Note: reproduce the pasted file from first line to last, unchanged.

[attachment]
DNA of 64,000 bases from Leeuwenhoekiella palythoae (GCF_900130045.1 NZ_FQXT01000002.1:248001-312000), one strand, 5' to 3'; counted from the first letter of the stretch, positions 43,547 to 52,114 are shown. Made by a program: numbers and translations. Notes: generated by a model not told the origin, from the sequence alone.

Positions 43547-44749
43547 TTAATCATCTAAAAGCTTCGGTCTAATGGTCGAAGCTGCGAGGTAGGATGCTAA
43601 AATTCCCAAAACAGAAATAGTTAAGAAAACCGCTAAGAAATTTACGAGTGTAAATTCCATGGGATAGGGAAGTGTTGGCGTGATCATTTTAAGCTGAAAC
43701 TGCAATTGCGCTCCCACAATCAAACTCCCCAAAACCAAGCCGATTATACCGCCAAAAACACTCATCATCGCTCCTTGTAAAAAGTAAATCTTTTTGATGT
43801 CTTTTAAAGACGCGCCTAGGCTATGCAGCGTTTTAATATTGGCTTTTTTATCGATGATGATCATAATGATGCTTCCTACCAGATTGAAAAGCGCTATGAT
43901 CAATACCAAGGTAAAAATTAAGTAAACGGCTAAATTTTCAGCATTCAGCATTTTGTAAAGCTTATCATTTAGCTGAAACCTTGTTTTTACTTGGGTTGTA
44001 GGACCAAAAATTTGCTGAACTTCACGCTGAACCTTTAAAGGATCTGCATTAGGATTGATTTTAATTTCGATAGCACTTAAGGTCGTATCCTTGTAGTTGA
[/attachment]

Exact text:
DNA of 64,000 bases from Leeuwenhoekiella palythoae (GCF_900130045.1 NZ_FQXT01000002.1:248001-312000), one strand, 5' to 3'; counted from the first letter of the stretch, positions 43,547 to 52,114 are shown. Made by a program: numbers and translations. Notes: generated by a model not told the origin, from the sequence alone.

Positions 43547-44749
43547 TTAATCATCTAAAAGCTTCGGTCTAATGGTCGAAGCTGCGAGGTAGGATGCTAA
43601 AATTCCCAAAACAGAAATAGTTAAGAAAACCGCTAAGAAATTTACGAGTGTAAATTCCATGGGATAGGGAAGTGTTGGCGTGATCATTTTAAGCTGAAAC
43701 TGCAATTGCGCTCCCACAATCAAACTCCCCAAAACCAAGCCGATTATACCGCCAAAAACACTCATCATCGCTCCTTGTAAAAAGTAAATCTTTTTGATGT
43801 CTTTTAAAGACGCGCCTAGGCTATGCAGCGTTTTAATATTGGCTTTTTTATCGATGATGATCATAATGATGCTTCCTACCAGATTGAAAAGCGCTATGAT
43901 CAATACCAAGGTAAAAATTAAGTAAACGGCTAAATTTTCAGCATTCAGCATTTTGTAAAGCTTATCATTTAGCTGAAACCTTGTTTTTACTTGGGTTGTA
44001 GGACCAAAAATTTGCTGAACTTCACGCTGAACCTTTAAAGGATCTGCATTAGGATTGATTTTAATTTCGATAGCACTTAAGGTCGTATCCTTGTAGTTGA